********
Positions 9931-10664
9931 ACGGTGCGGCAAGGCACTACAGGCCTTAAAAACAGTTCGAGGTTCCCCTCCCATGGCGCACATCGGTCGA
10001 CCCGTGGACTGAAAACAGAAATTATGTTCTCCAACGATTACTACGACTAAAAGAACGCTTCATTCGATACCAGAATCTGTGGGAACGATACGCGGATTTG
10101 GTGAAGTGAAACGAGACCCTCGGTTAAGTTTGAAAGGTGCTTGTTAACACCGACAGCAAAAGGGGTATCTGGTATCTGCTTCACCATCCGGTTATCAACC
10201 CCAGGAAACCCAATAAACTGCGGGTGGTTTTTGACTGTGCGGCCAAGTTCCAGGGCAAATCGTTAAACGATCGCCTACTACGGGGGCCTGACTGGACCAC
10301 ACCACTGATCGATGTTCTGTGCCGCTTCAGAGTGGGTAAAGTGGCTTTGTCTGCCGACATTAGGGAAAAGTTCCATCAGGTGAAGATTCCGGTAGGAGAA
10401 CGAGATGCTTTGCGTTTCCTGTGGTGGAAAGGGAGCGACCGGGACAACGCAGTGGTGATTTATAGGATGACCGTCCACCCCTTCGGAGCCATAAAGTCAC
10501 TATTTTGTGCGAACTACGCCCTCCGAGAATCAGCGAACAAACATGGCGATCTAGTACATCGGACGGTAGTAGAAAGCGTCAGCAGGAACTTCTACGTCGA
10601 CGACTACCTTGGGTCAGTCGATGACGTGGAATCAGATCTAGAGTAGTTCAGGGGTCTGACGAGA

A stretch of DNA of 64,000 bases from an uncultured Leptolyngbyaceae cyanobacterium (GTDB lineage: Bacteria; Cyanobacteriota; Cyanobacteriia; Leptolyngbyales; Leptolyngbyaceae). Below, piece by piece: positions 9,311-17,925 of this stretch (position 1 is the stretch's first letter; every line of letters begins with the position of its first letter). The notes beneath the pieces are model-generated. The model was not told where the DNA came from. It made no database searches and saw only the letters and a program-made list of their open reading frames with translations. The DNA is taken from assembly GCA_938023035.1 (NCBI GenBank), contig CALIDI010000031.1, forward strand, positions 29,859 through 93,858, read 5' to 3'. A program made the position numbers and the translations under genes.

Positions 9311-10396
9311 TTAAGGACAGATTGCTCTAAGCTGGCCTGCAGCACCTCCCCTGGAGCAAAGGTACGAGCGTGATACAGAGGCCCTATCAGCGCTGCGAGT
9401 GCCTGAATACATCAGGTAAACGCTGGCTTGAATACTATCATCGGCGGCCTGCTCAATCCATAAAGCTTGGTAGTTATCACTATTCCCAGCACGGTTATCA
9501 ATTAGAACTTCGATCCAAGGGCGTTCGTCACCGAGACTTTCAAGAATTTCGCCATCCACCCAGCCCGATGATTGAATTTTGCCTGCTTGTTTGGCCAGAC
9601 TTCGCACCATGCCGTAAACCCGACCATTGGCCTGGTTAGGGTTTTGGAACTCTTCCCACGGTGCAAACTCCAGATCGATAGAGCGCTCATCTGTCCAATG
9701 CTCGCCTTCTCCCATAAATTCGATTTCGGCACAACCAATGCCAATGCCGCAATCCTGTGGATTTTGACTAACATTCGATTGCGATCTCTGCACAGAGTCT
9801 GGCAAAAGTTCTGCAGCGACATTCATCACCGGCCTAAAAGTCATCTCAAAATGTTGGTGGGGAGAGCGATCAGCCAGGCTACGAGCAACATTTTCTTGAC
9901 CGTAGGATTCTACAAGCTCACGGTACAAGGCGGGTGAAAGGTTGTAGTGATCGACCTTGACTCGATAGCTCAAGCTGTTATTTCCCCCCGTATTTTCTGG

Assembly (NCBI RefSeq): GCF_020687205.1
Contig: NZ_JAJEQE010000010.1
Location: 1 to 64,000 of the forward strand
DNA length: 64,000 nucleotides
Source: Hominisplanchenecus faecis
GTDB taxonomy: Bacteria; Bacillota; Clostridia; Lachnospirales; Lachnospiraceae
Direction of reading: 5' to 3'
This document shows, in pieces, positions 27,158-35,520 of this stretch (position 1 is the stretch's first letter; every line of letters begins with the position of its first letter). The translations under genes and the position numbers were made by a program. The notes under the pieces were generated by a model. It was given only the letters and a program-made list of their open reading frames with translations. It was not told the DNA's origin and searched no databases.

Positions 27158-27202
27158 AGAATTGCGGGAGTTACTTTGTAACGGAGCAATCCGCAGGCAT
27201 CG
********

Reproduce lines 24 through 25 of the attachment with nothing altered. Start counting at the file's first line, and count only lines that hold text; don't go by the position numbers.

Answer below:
GTDB taxonomy: Bacteria; Bacillota; Clostridia; Lachnospirales; Lachnospiraceae
Direction of reading: 5' to 3'